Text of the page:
Insurance policies can be very complex, and the cheapest policy will not always meet all of your needs. Sometimes what is left out of a policy is as important as what is included, and the cheapest option may omit a risk that you cannot afford to carry yourself. Interpreting the terms of the policy is part of your EBM broker's role and you should listen to their advice as you would a doctor or a lawyer. Although the policy cost will always be a factor, ensuring you have the right cover in place when it comes the time to make a claim is vital, and our top priority.

 

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How do I make a claim?

The process for lodging a claim varies depending on the type of policy, the insurer and the circumstances. You should first refer to Claims Procedure for general information. Your EBM broker is trained and more than happy to assist in the claims process to ensure you receive everything you are entitled to. You should make contact with them as soon as possible after a loss event occurs, so that no time is lost.

 

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What is a Financial Services Guide (FSG)?

A Financial Services Guide (FSG) must be given to a potential client by a licensee (or an Authorised Representative) as soon as practicable. It sets out information in regard to how we do business such as:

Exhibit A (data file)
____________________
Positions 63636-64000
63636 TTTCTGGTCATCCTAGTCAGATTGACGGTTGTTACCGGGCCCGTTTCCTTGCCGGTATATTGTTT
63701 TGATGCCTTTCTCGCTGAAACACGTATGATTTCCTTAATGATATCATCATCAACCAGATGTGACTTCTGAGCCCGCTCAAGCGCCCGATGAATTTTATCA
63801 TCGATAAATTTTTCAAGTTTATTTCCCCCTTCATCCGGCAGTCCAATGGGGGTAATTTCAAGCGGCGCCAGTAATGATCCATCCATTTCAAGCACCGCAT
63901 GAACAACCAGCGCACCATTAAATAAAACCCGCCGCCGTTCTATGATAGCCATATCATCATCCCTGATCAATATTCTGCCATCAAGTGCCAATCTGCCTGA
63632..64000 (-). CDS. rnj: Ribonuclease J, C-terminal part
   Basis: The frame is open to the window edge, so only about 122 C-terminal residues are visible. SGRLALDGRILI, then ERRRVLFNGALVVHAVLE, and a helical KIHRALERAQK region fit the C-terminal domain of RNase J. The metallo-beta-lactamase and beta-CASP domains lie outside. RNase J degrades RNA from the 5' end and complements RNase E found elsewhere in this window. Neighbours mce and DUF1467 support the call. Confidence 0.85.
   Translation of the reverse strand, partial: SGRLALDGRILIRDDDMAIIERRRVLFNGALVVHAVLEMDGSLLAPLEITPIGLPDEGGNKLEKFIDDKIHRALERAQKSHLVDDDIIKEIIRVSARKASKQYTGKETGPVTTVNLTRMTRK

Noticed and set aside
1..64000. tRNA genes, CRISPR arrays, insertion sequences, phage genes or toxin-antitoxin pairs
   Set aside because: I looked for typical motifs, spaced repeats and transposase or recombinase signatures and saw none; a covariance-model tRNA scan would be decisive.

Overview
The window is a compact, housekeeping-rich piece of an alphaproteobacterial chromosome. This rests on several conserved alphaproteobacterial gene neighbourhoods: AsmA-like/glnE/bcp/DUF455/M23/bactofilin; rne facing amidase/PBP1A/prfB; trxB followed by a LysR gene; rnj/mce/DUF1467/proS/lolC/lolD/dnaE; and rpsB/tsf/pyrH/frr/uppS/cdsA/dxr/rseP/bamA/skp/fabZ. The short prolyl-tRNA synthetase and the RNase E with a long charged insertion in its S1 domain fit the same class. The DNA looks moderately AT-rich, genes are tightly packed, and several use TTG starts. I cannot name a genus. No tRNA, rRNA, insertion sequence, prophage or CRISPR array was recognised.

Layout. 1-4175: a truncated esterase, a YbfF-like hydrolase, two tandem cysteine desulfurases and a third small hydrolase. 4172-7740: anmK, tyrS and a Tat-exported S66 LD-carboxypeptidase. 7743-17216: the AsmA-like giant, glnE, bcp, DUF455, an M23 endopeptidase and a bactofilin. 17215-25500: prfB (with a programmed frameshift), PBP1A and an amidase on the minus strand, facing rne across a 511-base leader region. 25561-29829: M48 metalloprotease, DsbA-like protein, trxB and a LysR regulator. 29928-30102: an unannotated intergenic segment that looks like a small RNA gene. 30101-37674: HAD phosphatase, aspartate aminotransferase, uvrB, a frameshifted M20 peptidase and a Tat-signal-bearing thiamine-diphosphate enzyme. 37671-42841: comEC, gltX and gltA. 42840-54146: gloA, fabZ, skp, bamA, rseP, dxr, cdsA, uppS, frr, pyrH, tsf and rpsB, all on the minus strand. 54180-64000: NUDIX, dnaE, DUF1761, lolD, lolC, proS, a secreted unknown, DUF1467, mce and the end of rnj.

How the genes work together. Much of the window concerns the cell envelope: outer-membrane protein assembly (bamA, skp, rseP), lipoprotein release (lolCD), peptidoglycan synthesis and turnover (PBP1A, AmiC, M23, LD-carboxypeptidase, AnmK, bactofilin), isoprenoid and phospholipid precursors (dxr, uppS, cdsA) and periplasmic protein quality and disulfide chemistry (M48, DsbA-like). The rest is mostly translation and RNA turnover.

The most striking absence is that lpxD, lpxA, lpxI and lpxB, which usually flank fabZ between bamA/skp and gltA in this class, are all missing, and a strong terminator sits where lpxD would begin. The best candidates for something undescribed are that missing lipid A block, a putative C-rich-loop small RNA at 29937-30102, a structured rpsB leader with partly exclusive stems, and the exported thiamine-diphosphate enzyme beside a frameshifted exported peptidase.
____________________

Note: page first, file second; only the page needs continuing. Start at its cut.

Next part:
• Documenting the standard basis on which we act for the client.
  • Providing all statutory notices and other information required by law (e.g. how we get paid).
  • Explaining how we will handle a client’s business

EBM's Financial Services Guide is readily available by contacting one of our offices or by clicking here.

 

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What is a Product Disclosure Statement (PDS)?

A Product Disclosure Statement (PDS) should be provided to retail clients prior to them making a decision to purchase an insurance policy. The PDS is issued by the insurer and highlights significant information about the policy of which you should be aware. This includes information about the insurer, significant benefits and features, things that are not covered, significant risks and other important information. You should carefully read the PDS prior to making a decision about purchasing an insurance policy.